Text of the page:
New 2020 Hyundai Creta Test Drive | Seltos, Hector, Harrier rival driven
Hyundai are back with the all-new 2020 Creta to take back the mid-size SUV crown from the Kia Seltos, MG Hector and Tata Harrier?
Nobody saw the opportunity of a car-like, mid-size SUV before the Hyundai Creta came along five years ago and set the segment ablaze. Over those years it has consistently sold over 10,000 units a month, only slowing down with the arrival of the Kia Seltos, MG Hector and Tata Harrier. No, I haven’t forgotten the Renault Duster, also a game changer, but that was more SUV than car. The Hyundai Creta, it took everything that was good and great with the Elite i20 and lifted it off the ground by a couple of inches. The ride height, the seating position, the whole shebang got jacked up, fresh new styling was slapped on, more features than you could wave a stick at were thrown in and—in the proverbial blink — Hyundai went from a maker of small cars with a Rs 10 lakh price ceiling to a mass- premium manufacturer that could easily command at least 50 per cent more.
Just that one car achieved an image transformation for Hyundai, something that Maruti Suzuki required a whole new Nexa line of dealerships to match. It was an instant best-seller. In a year, in my very immediate family, there were over a dozen Cretas. Over the five years, 4.67 lakh units were sold in India and 1.93 lakh were exported. It Won Every Single Group Test, every single award, and funnelled profits into Hyundai’s coffers like nothing else. You wouldn’t be wrong to surmise that the Creta’s success gave the Hyundai Motor Group the cash and confidence to launch the Kia brand in India — and of course the unprecedented response to the Seltos proved they were right on the ball. In fact, it was only the arrival of the Seltos that knocked the Creta off the top ten charts.
Of course Hyundai weren’t sleeping. We knew a new Creta was in the wings and now it is here. Sure it hasn’t come at the best possible time — we scrambled to collect our test car, film and photograph it, clock some decent miles behind the wheel testing it and send it all to press before India went into the lockdown. We had the full story in our April issue which is available as a free digital download here and now that the embargo on digital and social has been lifted we can put it up on the website and also have a full video review here.
I’ll be honest. When I saw it in the metal at the Auto Expo, I baulked. This isn’t good-looking in the traditional sense — in the way the old Creta was universally liked and the Seltos universally turns heads in all round appreciation. It is all a bit radical, a touch overdone if we are being perfectly honest. There’s so much going on — headlamps in the bumpers with the LED DRL element on the inner edge that travels upwards into the eyebrow DRLs and the two linked by an added dot-like LED element. The same three- element treatment carries on to the rear with the LED lighting element running through the three-piece taillamp cluster and via a dot-like element up to the eyebrows. There’s the added embellishment of the stop lamp above the Hyundai logo and the wide-and-bold Creta lettering on the hatch. The nose has a larger, wider and more chrome-embellished grille and below it the air-dam is blacked out to visually reduce mass and the black cladding runs along the flanks and to the rear bumper that has twin exhaust tips on this Turbo variant. These are not fake exhausts, I got on my hands and knees to make sure, and that gets the Creta brownie points in my books.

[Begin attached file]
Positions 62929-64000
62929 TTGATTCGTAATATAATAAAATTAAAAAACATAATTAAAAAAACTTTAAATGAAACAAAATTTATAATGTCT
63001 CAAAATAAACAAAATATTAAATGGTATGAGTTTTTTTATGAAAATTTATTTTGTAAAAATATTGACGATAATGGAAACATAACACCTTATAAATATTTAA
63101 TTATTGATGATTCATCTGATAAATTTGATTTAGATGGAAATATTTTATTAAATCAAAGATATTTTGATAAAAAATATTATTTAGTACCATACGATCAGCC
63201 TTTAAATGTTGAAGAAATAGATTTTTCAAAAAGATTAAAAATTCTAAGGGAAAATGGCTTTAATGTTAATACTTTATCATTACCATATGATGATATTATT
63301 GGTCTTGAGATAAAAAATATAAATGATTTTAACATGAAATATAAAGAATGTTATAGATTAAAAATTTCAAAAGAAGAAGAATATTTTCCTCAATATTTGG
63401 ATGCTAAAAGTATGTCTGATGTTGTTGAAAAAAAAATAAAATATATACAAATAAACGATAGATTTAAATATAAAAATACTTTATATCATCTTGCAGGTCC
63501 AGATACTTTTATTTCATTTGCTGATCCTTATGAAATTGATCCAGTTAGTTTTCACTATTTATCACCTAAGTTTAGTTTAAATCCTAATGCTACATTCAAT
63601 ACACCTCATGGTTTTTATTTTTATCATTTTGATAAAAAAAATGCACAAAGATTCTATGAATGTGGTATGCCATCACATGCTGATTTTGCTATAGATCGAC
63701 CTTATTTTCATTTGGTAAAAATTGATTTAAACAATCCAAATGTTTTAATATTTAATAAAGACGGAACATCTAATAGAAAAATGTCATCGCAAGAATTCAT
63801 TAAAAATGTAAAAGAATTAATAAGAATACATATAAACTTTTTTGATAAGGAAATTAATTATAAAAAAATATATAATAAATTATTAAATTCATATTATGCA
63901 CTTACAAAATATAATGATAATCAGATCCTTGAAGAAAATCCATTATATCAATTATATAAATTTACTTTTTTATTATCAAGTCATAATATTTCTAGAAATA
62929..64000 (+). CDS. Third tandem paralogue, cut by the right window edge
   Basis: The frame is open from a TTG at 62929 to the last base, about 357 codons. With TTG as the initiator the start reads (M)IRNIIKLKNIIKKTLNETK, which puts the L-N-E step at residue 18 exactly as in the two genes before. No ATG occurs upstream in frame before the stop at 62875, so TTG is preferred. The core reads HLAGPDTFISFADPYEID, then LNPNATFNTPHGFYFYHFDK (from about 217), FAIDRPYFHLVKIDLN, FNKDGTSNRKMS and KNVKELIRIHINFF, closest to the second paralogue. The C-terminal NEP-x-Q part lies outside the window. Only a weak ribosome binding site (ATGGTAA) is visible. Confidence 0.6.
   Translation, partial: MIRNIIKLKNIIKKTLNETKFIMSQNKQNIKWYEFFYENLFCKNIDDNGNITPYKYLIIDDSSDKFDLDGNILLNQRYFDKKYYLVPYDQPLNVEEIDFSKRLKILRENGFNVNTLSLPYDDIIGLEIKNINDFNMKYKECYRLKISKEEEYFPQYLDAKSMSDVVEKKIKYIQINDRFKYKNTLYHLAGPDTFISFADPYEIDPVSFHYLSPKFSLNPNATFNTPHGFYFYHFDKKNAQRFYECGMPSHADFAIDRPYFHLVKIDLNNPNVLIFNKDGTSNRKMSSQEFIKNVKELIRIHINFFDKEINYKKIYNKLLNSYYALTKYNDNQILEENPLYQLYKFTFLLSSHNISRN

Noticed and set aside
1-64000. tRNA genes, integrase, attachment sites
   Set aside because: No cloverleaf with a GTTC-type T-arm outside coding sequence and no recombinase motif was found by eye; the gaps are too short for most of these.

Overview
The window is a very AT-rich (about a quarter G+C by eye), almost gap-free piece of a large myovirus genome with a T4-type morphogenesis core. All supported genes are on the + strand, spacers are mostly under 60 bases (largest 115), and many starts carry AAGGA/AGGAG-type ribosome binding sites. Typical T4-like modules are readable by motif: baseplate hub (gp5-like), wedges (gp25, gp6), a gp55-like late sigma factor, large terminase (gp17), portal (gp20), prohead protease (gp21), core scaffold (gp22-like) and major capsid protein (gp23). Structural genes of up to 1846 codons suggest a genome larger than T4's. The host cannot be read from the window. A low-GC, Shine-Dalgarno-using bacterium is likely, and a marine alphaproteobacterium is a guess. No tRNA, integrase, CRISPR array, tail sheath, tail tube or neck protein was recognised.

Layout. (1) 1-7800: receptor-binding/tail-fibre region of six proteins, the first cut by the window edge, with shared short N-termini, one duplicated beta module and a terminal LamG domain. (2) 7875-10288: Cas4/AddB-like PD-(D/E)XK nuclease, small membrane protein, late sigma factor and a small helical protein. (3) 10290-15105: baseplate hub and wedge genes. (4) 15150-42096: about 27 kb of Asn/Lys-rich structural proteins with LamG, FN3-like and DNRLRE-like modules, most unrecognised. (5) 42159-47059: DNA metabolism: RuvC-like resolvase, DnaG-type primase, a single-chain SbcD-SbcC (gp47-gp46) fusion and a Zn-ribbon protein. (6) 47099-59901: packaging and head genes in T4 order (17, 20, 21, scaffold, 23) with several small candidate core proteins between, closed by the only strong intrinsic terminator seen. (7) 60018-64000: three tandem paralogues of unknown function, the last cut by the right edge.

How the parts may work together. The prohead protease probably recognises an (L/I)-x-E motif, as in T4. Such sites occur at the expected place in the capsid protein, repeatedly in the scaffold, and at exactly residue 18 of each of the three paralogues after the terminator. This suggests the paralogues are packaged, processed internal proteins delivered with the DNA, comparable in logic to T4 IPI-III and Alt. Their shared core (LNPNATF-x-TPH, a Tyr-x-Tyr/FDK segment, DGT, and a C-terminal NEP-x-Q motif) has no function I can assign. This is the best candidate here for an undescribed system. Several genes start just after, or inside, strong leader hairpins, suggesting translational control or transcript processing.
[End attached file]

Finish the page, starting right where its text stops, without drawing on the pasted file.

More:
Our test Creta looks red but is actually called Lava Orange in Hyundai’s colour palette. For a moment I thought I’d gone colour blind! The Turbo variant also gets a blacked out roof, roof-rails and wing mirrors along with that Turbo badge on the boot lid and gun-metal grey 17-inch alloys. Those wheels are housed within large, flared arches that have prominent negative (concave) spaces to give it added definition. Every single panel, everything is pumped, pinched, flared, scalloped or worked on in some way or the other — this is Hyundai’s new Sensuous Sportiness design language and whether you like it or not you will be seeing plenty of it in the days to come; just check out the new Elantra.
Do I like it? At first glance, no I did not. But having spent two days with it before rushing this magazine to press, I can confirm that that it grows on you. It is brave. It is distinctive. It hasn’t been copied from anybody. It is uniquely Hyundai and will establish a future styling direction for the brand that doesn’t depend on any anybody else for inspiration. And it turns heads like crazy — more than the Seltos ever did, though it will be safe to assume that some of the reactions will be slightly uncharitable.
Impressive interiors on 2020 Hyundai Creta